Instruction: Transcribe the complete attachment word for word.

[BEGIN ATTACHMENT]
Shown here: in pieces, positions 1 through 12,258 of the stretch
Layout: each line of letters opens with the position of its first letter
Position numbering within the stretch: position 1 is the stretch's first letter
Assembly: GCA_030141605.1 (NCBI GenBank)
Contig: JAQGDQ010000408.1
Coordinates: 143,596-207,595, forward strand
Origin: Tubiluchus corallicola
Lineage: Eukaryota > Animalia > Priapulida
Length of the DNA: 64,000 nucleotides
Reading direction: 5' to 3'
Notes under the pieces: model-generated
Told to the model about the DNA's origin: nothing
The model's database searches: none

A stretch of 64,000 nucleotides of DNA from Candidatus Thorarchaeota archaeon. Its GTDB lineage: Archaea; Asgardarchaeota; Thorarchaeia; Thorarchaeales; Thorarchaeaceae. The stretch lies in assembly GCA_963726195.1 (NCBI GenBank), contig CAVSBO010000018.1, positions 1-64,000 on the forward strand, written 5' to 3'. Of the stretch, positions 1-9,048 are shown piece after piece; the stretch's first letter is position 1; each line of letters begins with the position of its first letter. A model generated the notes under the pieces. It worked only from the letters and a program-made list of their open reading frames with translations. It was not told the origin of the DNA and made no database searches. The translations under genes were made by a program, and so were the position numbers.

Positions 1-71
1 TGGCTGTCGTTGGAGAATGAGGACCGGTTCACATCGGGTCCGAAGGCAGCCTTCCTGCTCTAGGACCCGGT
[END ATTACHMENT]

Shown here: in pieces, positions 1 through 12,258 of the stretch
Layout: each line of letters opens with the position of its first letter
Position numbering within the stretch: position 1 is the stretch's first letter
Assembly: GCA_030141605.1 (NCBI GenBank)
Contig: JAQGDQ010000408.1
Coordinates: 143,596-207,595, forward strand
Origin: Tubiluchus corallicola
Lineage: Eukaryota > Animalia > Priapulida
Length of the DNA: 64,000 nucleotides
Reading direction: 5' to 3'
Notes under the pieces: model-generated
Told to the model about the DNA's origin: nothing
The model's database searches: none

A stretch of 64,000 nucleotides of DNA from Candidatus Thorarchaeota archaeon. Its GTDB lineage: Archaea; Asgardarchaeota; Thorarchaeia; Thorarchaeales; Thorarchaeaceae. The stretch lies in assembly GCA_963726195.1 (NCBI GenBank), contig CAVSBO010000018.1, positions 1-64,000 on the forward strand, written 5' to 3'. Of the stretch, positions 1-9,048 are shown piece after piece; the stretch's first letter is position 1; each line of letters begins with the position of its first letter. A model generated the notes under the pieces. It worked only from the letters and a program-made list of their open reading frames with translations. It was not told the origin of the DNA and made no database searches. The translations under genes were made by a program, and so were the position numbers.

Positions 1-71
1 TGGCTGTCGTTGGAGAATGAGGACCGGTTCACATCGGGTCCGAAGGCAGCCTTCCTGCTCTAGGACCCGGT